LANSING, Mich. — Lansing City Councilman Brian Jackson thinks the process of filing a complaint against the city's police department needs to be more transparent to the public and is hoping a proposal he added to City Council’s budget priority list a couple of years ago will be approved this year.
When police officers stop someone, they sometimes give the person a contact card. Jackson thinks instructions on how to file a complaint should be printed on the back of those cards.
“We want police accountability. Every person wants that, and this will be one step to assuring that, because...if a police officer contacts citizen they should leave a card and on the back it should say, 'If there's a problem, call this number,'" Jackson said.
The councilman works as a public defender for Ingham County and says it's clear that people need to understand how to lodge a complaint.
“A lot of times, people are just happy they made it away without a ticket but some of those interactions could be inappropriate and, if a person thinks that, they have a right to go to their Police Department and go to their officials to have it heard," Jackson said.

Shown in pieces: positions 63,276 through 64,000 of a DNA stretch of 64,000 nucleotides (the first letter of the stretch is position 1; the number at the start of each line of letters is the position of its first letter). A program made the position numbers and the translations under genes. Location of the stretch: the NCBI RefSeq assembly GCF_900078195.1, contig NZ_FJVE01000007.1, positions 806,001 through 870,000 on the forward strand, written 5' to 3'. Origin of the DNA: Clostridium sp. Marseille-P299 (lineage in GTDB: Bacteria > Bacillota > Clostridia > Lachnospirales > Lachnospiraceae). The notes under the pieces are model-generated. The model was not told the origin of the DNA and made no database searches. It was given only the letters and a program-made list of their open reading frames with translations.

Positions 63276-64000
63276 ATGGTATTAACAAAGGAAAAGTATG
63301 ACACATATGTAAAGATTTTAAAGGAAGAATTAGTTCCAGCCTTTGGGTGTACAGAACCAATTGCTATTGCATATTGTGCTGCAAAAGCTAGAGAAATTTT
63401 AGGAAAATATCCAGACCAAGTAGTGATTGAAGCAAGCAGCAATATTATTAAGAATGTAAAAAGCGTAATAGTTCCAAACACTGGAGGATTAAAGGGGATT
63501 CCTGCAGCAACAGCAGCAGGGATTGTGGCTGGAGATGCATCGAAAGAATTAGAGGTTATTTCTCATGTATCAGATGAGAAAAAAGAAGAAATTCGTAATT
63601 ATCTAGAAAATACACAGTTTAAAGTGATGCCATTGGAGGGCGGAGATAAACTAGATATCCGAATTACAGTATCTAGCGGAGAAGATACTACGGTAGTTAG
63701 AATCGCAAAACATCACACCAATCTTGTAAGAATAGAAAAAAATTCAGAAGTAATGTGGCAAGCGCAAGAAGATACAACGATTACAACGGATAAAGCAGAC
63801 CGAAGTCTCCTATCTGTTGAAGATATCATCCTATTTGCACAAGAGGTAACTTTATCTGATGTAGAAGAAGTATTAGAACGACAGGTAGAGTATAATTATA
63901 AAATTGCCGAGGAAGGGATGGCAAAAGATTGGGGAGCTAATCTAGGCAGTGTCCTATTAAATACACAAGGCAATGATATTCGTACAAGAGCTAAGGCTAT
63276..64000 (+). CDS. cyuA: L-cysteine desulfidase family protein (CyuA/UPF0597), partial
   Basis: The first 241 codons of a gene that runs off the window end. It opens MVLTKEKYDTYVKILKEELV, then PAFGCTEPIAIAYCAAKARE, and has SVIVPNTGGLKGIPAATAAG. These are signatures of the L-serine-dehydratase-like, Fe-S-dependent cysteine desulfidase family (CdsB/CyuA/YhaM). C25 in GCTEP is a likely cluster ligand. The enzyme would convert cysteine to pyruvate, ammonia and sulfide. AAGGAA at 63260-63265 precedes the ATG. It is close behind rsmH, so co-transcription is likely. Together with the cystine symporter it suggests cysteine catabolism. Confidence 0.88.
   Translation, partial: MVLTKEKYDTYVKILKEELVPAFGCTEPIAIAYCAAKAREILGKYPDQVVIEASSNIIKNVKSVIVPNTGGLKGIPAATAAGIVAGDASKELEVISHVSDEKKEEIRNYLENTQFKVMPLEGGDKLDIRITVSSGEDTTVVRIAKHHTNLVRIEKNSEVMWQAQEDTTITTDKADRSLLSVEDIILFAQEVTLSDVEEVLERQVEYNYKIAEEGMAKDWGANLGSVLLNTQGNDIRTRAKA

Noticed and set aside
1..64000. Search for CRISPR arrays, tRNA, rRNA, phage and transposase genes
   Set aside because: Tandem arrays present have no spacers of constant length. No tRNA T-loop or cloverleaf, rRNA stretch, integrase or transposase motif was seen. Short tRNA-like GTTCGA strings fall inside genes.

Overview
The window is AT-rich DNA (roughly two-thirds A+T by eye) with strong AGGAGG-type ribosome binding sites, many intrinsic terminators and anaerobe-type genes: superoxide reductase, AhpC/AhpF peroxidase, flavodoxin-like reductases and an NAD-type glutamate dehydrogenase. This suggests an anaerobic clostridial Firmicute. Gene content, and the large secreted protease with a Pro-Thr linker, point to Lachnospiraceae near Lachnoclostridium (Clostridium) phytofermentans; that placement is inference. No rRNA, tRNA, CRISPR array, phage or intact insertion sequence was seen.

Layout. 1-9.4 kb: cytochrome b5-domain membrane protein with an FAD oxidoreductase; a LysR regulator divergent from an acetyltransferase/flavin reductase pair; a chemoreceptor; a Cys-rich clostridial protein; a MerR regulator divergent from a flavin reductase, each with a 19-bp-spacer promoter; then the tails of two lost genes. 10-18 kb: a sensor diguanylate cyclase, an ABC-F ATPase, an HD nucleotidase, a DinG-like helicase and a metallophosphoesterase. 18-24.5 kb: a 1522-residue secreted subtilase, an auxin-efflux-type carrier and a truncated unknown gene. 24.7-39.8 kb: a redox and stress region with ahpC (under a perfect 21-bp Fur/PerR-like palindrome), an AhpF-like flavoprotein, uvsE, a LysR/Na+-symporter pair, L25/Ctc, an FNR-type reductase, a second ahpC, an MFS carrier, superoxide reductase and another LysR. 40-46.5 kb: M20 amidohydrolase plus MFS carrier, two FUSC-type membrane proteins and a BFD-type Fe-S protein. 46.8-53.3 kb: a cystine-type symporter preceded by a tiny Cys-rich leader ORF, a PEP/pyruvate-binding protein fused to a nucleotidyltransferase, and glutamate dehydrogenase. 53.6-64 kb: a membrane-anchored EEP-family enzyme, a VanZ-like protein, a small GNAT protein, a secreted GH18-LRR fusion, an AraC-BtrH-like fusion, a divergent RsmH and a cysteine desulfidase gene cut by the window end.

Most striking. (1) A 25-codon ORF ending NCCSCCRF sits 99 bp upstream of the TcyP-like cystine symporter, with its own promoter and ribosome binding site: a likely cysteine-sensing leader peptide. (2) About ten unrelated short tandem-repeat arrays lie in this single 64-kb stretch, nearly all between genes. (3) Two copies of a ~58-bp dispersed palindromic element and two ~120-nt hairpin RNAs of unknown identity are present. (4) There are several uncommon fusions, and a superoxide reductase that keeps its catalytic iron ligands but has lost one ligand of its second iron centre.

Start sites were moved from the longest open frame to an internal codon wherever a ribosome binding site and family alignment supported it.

Interim Lansing Police Chief Ellery Sosebee says the department is all for making the process clearer and has already started working on the issue.
“Best practices show that this has worked as a de-escalation tool. So if you’re in some type of conflict with a citizen on a traffic stop, you don’t have to get into an argument about 'What’s your badge number? What’s your name? I want a number to call to make a complaint,'" Sosebee said.
Sosebee says he’s just waiting on the final stamp of approval.
“We’re already vetted through the process. We have cards that we’ve put out to our Police Board of Commissioners who are also intricate in this discussion and pushed for these updated cards. So we’re kind of just waiting to get that process done and the cards will already be in place," Sosebee said.
Jackson says adding the complaint process language to the back of police contact cards wouldn’t cost much and he’s hoping the administration approves the initiative.
“I'm hoping that it's a priority to everybody especially since it shouldn't cost too much," he said.